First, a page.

This division might have worked, but it was never to be tested. Pippin died in 810 and Charles in 811. Charlemagne then reconsidered the matter, and in 813, crowned his youngest son, Louis, co-emperor and co-King of the Franks, granting him a half-share of the empire and the rest upon Charlemagne's own death. The only part of the Empire which Louis was not promised was Italy, which Charlemagne specifically bestowed upon Pippin's illegitimate son Bernard.
Charlemagne had an immediate afterlife. The author of the Visio Karoli Magni written around 865 uses facts gathered apparently from Einhard and his own observations on the decline of Charlemagne's family after the dissensions of civil war (840–43) as the basis for a visionary tale of Charles' meeting with a prophetic spectre in a dream.
Charlemagne, being a model knight as one of the Nine Worthies, enjoyed an important afterlife in European culture. One of the great medieval literary cycles, the Charlemagne cycle or the Matter of France, centres on the deeds of Charlemagne—the King with the Grizzly Beard of Roland fame—and his historical commander of the border with Brittany, Roland, and the paladins who are analogous to the knights of the Round Table or King Arthur's court. Their tales constitute the first chansons de geste.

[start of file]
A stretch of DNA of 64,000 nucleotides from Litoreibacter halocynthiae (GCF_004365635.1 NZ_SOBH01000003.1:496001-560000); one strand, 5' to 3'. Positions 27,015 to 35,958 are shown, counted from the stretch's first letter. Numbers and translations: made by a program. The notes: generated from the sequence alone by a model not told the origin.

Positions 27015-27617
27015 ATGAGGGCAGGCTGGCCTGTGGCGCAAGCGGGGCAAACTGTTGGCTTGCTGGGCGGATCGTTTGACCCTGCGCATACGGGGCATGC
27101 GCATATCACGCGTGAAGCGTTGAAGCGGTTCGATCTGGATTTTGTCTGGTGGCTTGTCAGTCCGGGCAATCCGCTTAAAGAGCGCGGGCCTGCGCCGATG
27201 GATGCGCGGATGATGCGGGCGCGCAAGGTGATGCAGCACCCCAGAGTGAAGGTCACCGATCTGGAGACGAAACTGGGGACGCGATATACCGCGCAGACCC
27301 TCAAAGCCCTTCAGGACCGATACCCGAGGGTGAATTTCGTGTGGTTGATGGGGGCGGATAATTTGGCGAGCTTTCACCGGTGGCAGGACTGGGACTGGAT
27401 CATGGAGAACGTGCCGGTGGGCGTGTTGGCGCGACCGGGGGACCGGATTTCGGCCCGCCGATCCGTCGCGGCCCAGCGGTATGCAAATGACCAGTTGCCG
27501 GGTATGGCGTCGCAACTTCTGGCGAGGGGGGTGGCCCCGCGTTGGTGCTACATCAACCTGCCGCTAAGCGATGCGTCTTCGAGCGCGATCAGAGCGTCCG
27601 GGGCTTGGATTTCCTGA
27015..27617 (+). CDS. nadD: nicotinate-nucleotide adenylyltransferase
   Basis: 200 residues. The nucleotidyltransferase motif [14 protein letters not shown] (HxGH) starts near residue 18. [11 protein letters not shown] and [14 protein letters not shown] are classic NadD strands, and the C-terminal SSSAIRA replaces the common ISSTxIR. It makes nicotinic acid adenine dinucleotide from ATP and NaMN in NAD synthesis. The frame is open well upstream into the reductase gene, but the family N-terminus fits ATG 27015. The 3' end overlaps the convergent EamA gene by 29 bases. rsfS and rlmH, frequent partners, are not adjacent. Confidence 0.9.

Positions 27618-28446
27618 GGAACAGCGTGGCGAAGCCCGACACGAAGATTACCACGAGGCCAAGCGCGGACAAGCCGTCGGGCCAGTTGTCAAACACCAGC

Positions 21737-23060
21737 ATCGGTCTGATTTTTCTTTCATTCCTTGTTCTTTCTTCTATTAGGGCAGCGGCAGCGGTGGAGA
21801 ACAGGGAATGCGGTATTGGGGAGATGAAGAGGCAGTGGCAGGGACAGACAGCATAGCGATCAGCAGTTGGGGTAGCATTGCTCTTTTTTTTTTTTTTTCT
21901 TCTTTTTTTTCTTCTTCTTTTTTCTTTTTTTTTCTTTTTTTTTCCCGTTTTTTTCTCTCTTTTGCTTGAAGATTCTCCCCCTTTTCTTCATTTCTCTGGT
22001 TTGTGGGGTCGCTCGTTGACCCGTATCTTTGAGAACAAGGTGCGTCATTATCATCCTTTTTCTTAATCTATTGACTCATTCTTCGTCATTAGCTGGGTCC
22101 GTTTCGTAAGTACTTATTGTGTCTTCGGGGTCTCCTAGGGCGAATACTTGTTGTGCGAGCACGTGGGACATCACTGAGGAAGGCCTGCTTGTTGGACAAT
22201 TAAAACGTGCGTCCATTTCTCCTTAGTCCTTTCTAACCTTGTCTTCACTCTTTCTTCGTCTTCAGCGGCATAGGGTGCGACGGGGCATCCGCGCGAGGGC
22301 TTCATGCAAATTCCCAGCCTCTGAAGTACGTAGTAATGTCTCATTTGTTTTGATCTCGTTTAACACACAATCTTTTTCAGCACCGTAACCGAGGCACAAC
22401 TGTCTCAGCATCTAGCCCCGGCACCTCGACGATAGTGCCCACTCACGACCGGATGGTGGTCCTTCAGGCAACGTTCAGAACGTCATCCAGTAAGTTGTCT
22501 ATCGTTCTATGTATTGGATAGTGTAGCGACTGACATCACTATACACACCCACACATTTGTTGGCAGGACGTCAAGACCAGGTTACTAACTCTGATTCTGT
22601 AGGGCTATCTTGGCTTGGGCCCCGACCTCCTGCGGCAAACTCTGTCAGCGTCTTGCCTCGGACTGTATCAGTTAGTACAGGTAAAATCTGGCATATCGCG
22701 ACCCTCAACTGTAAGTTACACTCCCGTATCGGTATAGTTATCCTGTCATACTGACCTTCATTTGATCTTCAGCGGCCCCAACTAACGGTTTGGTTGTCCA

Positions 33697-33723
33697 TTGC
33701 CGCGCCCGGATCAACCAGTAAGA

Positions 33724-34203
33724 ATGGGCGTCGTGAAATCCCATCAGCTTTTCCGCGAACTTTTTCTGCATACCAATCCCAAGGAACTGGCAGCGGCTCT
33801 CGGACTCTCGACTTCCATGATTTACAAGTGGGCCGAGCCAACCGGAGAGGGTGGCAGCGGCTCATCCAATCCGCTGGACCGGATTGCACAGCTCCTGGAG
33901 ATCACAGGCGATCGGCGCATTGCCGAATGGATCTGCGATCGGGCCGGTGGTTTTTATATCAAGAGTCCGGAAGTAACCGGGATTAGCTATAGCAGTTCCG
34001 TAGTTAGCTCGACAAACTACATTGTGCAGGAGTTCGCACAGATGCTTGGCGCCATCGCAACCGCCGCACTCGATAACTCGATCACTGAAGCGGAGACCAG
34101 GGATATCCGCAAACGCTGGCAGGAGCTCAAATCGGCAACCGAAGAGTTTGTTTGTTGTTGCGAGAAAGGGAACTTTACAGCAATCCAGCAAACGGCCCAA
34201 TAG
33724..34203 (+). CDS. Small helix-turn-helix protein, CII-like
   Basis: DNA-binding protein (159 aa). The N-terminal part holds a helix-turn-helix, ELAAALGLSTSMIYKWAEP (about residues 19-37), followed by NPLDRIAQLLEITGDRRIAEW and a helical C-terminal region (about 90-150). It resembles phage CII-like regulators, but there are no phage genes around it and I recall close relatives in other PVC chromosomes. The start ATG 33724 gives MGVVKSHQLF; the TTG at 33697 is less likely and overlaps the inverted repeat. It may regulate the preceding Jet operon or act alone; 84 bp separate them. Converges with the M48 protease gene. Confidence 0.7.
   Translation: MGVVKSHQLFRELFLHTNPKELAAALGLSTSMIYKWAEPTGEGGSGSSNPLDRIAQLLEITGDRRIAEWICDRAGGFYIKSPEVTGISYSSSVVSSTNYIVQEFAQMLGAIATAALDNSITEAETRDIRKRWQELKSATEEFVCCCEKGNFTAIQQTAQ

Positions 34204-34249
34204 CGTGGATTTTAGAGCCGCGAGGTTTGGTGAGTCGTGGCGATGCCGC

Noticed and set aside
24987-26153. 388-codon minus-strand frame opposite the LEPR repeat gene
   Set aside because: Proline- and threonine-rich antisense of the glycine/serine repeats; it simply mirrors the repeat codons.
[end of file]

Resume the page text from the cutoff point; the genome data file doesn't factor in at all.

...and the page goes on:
Charlemagne himself was accorded sainthood inside the Holy Roman Empire after the twelfth century. His canonisation by Antipope Paschal III, to gain the favour of Frederick Barbarossa in 1165, was never recognised by the Holy See, which annulled all of Paschal's ordinances at the Third Lateran Council in 1179. However, he has been acknowledged as cultus confirmed. In the Divine Comedy the spirit of Charlemagne appears to Dante in the Heaven of Mars, among the other "warriors of the faith."